Singapore’s ruling party retained a firm grip on power but suffered its weakest performance in 55 years in office in an election on Friday, with the economy badly hit by the COVID-19 pandemic. The result could shake up politics in the city-state, leading to more populist policies.
The opposition Workers’ Party won a record 10 seats and secured two group representation constituencies. The ruling party won 83 seats — or 89 percent of those up for grabs, according to an official count by the Elections Department. That allows it to amend the constitution, pass laws and set policies without major obstacles.
Even so, it’s a setback for the People’s Action Party, which has always won at least 93 percent of parliamentary seats since Singapore became an independent nation in 1965. The result could potentially disrupt Prime Minister Lee Hsien Loong’s succession plan. It may also spur the government to adopt more reactive policies as it did in the wake of the 2011 election, when the opposition tripled its seats to six.
“It is not as strong a mandate as I’d hoped for, but it’s a good mandate,” Lee said in a media briefing early Saturday. “The results reflect the pain and uncertainty that Singaporeans feel in this crisis.”
The outcome is a warning to other governments which have faced questions over their handling of a pandemic that has crippled economies around the world. Increasingly administrations are under pressure to provide greater safety nets for workers and spend more on things like health care. That means taking on higher levels of debt for longer in countries which have historically been wary of doing so.
This “signals a new normal in Singapore politics, that the previous narratives of voters responding largely to bread and butter concerns may no longer hold water,” said Leonard Lim, Singapore country director for regional consultancy firm Vriens & Partners. “It’s a much more sophisticated electorate, one that isn’t afraid to send a signal to the PAP about its displeasure over the government’s performance even when economic worries weigh heavily on their minds.”
Lim said the “remarkable” results show many voters cast ballots motivated by a desire for diverse and credible parliamentary representation.
Deputy Prime Minister and Finance Minister Heng Swee Keat, who has been tipped to succeed Lee, won a tight race in the East Coast group constituency.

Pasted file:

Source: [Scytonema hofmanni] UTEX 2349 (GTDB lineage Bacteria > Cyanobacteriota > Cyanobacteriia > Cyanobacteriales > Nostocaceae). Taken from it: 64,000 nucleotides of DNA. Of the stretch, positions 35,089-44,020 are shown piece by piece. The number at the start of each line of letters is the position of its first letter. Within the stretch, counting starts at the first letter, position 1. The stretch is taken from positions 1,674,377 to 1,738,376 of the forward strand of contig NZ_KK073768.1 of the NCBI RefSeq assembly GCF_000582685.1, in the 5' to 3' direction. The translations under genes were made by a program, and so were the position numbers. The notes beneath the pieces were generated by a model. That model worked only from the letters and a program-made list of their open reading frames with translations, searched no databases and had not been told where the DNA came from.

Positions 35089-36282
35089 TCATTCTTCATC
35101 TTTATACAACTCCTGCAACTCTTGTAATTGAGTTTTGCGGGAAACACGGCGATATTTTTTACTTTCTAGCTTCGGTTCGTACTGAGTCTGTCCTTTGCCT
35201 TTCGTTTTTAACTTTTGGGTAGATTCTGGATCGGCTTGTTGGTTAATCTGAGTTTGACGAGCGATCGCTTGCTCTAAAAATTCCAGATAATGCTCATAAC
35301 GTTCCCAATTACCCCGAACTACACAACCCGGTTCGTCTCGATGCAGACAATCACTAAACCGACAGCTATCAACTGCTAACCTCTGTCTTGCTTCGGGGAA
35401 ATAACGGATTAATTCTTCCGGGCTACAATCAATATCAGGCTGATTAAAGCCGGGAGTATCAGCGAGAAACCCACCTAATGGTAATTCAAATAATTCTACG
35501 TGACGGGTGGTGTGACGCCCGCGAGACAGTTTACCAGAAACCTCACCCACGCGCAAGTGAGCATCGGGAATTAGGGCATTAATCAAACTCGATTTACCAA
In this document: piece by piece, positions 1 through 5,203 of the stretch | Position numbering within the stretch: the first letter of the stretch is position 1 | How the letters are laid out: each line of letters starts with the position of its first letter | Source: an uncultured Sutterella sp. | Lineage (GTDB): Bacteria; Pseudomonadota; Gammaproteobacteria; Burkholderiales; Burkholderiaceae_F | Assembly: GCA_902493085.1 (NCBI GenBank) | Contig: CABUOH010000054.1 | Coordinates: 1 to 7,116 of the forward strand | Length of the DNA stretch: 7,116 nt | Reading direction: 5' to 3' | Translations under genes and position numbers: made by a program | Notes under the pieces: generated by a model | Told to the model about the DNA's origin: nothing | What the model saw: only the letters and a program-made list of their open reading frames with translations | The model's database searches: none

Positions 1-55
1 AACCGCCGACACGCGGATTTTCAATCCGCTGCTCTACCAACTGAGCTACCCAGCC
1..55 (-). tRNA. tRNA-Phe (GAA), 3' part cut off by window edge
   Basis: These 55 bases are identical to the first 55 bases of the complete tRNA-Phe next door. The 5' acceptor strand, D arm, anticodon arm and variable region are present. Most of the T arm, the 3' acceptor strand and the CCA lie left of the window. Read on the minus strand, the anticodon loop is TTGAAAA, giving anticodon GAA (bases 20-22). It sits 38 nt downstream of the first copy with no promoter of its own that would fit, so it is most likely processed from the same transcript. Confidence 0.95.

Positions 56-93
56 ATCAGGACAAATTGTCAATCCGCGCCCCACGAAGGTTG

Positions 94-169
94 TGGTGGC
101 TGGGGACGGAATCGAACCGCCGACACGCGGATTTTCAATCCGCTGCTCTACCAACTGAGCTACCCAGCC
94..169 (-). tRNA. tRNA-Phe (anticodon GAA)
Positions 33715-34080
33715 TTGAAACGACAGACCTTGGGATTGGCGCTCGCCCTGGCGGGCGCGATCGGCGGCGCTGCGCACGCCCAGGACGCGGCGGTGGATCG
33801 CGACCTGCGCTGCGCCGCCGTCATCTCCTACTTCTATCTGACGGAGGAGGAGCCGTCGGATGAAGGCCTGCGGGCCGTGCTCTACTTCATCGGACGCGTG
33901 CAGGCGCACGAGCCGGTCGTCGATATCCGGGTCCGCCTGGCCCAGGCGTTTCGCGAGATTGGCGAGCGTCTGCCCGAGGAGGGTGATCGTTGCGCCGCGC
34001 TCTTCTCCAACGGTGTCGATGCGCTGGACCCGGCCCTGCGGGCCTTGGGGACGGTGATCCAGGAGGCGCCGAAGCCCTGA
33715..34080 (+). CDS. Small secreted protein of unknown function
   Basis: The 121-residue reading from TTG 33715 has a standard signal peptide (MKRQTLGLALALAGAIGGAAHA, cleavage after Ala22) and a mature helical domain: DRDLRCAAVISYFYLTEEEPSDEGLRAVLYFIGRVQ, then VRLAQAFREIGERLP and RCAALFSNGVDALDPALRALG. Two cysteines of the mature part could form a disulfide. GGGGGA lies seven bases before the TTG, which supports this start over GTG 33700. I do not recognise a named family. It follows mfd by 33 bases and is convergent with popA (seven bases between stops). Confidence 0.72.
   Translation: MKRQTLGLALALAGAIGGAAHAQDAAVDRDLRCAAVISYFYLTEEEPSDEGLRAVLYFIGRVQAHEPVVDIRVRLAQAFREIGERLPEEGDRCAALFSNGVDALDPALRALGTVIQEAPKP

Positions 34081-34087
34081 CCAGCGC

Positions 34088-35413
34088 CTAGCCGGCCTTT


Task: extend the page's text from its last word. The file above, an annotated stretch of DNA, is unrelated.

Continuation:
In the briefing, Lee again reaffirmed an earlier promise to hand over Singapore “intact” and in “good working order” to the so-called “fourth generation” of party officials, who have helped spearhead the government’s response to COVID-19. The prime minister has signaled he would step aside by the time he turns 70 in 2022.
Lee spoke about the loss of income, anxiety over jobs, and disruption caused by more than two months of restrictive measures to curb the pandemic. “This was not a feel-good election, but one where people are facing real problems and expect more rough weather to come,” he said.
“It’s a flight from the status quo rather than a flight to safety — a vote for change,” said Eugene Tan, a political analyst and law professor at Singapore Management University. “The 4G has their work cut out for them. They have little time to rebuild the trust and confidence of Singaporeans. They are not in a comfortable position and how they respond to this sobering reality check is crucial.”
The next government will face the task of leading Singapore through one of its most tumultuous periods after it became one of Asia’s hardest-hit countries in the coronavirus pandemic with more than 45,000 cases, mostly migrant workers. Officials project Singapore’s gross domestic product will contract as much as 7 percent this year while employment fell in the first quarter by the most on record. That’s despite the government earmarking about 93 billion Singapore dollars in special budget support.
Besides the Workers’ Party, which won six seats in the last election, others struggled. Progress Singapore Party, a newcomer led by former PAP stalwart Tan Cheng Bock and supported by the prime minister’s brother, Lee Hsien Yang, failed to win any seats. Tan lost narrowly in his West Coast district, getting 48 percent of the vote.
Along with the 10 elected seats, the opposition will get two additional representatives under a designation called the nonconstituency member of Parliament, or NCMP. Lawmakers approved the plan via a constitutional amendment passed in 1984 after the PAP swept the previous four elections. It was increased to 12 from nine in 2016, when NCMPs were given the same voting rights as elected MPs.
Campaigning has been vigorous despite one of the shortest election cycles in the world at just nine days. The PAP has sparred with the opposition on everything from housing issues to the standard of living and goods and services tax, to the use of nonelected members of parliament.
Some polling booths saw long lines amid a high turnout as election officials took special precautions such as temperature screenings, the use of disposable gloves and safe distancing rules.
“It shows us that there is dissatisfaction about some things that Singapore has done — whether it be the leadership renewal, the way the virus was managed, or holding the election in the midst of a pandemic,” said Felix Tan, associate lecturer in international relations at SIM Global Education. “It’s a changing landscape. Young voters are not necessarily concerned with job security, they are also concerned with issues such as social inequality.”
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